A man approached the car when I was coming home from the grocery store a few months ago. The kids were nestled in their car seats. Bags filled with vegetables, snacks and other foods were on the floor. I had some change in the pocket.
The man asked if I had any change or food, he said his car was broken down and he was waiting for AAA. There was, in fact, a car with its hood up behind him.
Normally, I wouldn’t mind handing the man something. But I was in a bad mood. I was stressed out with the kids. I’d just been let go.
As we drove away, a 5-year-old Jiminy Cricket in the back seat peeked up.
“Why didn’t we help him?”
The “we” hit me hard.
Well, I said, I wasn’t sure if he really needed it.
“He seemed like he did.”
I didn’t want to get into it. I thought about the time I handed a man on Baltimore street in Hanover my lunch. The time I bought a guy pizza on Wilkes-Barre’s square. I truly believe hay of you have it, you’re morally compelled to help. I try to live that. To me, it’s not a political thing. It’s not even quite a religious thing, though it probably comes from the lessons I learned at Mass.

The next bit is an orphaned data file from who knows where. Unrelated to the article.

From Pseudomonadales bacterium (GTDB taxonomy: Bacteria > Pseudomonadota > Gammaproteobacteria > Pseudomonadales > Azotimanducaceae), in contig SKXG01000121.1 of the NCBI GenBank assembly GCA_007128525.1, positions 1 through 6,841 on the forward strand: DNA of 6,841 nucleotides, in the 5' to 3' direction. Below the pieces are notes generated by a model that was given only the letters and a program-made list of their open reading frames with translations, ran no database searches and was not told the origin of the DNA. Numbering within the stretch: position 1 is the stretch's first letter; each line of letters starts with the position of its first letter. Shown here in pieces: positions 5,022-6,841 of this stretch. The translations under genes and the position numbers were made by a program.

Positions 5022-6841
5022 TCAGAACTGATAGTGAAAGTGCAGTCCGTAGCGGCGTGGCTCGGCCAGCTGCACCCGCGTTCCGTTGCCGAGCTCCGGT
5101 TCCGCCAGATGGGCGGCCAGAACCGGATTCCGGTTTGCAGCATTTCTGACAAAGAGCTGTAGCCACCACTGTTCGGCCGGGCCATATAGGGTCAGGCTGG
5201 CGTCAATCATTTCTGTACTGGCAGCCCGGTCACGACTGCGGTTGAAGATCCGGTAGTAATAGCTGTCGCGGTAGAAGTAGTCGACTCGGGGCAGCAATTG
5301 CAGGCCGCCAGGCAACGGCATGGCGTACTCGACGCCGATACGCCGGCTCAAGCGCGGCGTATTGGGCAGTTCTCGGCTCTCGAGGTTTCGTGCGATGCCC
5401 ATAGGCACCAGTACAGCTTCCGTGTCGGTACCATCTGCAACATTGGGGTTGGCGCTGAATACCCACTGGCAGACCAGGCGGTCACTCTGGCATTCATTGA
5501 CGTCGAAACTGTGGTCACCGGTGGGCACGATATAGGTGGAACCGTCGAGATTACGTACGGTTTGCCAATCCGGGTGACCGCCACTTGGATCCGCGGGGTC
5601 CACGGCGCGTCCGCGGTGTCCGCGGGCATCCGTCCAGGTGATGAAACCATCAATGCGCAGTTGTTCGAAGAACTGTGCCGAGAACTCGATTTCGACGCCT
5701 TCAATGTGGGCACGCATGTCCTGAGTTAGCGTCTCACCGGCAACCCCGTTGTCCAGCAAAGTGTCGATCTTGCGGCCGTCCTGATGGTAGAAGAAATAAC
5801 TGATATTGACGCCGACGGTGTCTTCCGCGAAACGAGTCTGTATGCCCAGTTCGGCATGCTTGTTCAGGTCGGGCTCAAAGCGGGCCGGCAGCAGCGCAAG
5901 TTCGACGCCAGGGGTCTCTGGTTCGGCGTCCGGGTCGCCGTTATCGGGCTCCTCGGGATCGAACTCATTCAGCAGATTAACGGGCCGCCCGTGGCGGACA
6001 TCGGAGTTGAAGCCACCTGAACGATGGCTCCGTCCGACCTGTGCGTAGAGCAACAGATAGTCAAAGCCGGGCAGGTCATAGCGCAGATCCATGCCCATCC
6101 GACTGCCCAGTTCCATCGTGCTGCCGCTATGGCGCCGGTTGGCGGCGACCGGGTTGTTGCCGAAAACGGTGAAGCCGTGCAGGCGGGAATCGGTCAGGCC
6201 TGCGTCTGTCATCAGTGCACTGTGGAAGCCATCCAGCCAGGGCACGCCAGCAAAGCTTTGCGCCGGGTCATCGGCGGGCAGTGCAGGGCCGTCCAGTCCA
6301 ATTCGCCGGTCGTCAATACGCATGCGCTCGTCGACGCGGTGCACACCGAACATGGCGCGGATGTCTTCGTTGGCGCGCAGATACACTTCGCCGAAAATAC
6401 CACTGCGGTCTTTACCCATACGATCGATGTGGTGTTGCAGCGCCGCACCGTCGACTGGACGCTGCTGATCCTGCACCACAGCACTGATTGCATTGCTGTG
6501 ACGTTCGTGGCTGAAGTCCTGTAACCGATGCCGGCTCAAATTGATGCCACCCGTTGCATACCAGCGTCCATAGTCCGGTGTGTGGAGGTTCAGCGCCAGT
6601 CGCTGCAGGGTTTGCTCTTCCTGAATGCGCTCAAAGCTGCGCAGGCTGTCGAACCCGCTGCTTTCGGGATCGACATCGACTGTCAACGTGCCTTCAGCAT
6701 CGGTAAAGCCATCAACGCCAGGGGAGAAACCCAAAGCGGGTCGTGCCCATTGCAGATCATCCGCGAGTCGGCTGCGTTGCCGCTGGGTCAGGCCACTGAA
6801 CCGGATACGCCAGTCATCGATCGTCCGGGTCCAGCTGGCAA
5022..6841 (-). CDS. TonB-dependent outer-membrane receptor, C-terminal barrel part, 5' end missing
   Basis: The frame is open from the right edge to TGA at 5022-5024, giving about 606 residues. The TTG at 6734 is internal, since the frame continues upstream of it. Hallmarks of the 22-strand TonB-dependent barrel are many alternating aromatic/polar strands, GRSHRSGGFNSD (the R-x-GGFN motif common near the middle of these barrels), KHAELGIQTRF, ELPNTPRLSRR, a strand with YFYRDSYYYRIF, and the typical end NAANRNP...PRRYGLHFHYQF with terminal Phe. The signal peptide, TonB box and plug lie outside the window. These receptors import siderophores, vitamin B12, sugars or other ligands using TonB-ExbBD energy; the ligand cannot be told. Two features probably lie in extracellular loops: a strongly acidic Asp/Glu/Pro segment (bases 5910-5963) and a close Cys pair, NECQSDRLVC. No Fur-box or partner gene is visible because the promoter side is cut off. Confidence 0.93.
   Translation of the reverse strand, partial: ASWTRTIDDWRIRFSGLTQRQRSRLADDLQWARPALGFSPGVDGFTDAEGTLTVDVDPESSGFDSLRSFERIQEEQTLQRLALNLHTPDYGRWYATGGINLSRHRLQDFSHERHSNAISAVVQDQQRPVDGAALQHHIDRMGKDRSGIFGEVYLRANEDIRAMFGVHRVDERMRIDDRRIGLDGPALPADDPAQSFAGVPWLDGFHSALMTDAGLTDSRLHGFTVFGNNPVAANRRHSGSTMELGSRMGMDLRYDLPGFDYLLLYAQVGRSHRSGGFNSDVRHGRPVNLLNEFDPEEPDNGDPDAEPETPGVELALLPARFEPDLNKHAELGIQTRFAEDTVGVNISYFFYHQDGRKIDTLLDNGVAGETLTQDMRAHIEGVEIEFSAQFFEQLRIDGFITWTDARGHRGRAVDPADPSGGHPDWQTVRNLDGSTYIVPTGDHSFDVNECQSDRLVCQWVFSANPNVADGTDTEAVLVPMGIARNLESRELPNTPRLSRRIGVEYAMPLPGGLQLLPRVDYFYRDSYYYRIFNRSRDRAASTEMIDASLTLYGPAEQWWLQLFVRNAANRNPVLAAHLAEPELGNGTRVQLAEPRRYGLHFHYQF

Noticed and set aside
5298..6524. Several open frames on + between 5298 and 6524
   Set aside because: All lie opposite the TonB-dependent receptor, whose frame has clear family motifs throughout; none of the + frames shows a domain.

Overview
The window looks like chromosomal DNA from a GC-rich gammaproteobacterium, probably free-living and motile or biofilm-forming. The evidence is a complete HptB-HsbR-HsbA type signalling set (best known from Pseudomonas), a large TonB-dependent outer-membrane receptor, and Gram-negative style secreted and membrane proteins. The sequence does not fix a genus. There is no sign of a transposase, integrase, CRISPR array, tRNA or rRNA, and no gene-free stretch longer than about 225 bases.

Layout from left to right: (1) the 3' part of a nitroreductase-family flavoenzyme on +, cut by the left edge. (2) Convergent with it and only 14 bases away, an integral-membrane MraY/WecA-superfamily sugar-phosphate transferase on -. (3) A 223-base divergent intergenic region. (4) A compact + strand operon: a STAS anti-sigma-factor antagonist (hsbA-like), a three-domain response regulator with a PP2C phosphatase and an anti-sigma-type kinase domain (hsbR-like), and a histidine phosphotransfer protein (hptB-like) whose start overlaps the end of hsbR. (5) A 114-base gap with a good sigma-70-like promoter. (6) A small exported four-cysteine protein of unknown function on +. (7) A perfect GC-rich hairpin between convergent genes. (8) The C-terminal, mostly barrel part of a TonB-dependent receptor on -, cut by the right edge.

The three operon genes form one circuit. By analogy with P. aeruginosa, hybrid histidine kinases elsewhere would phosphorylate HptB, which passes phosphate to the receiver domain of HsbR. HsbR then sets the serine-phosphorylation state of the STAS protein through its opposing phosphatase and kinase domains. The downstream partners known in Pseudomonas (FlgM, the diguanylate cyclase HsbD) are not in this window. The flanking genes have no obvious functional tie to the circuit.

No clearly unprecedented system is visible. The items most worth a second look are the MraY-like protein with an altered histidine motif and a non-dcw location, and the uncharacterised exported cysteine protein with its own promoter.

So we turned the car around and tried to find the man.
The car was still there. The man wasn’t. But the evidence suggested he wasn’t lying. The car had Delaware plates. But even if he was, there’s no harm in helping anyone eat. Michael was disappointed, so I promised him that we’d keep a can of soup in the car if we saw anyone like that again.
I read the first two chapters of “A Christmas Carol” to the kids as we drove up to Molly’s family this thanksgiving. It really is a potent and powerful morality play about haves and have-nots. Scrooge’s miserliness is a major part of his character.
It shows up in his exchange with Fred.
“Merry Christmas! What right have you to be merry? What reason have you to be merry? You’re poor enough.”
“Come, then,” returned the nephew gaily. “What right have you to be dismal? What reason have you to be morose? You’re rich enough.”
But a moment later, it’s truly driven home.
“At this festive season of the year, Mr Scrooge, … it is more than usually desirable that we should make some slight provision for the Poor and destitute, who suffer greatly at the present time. Many thousands are in want of common necessaries; hundreds of thousands are in want of common comforts, sir.”
“Are there no prisons?”
“Plenty of prisons…”
“And the Union workhouses.” demanded Scrooge. “Are they still in operation?”
“Both very busy, sir…”
“Those who are badly off must go there.”
“Many can’t go there; and many would rather die.”
“If they would rather die,” said Scrooge, “they had better do it, and decrease the surplus population.”
As I read this, I thought of modern conservatives, pretending to be libertarians but really being anarchists hell-bent on individualism at the cost of the common good.
Then Jiminy Cricket piped up from the backseat.
“He’s like you when you didn’t give that man any help.”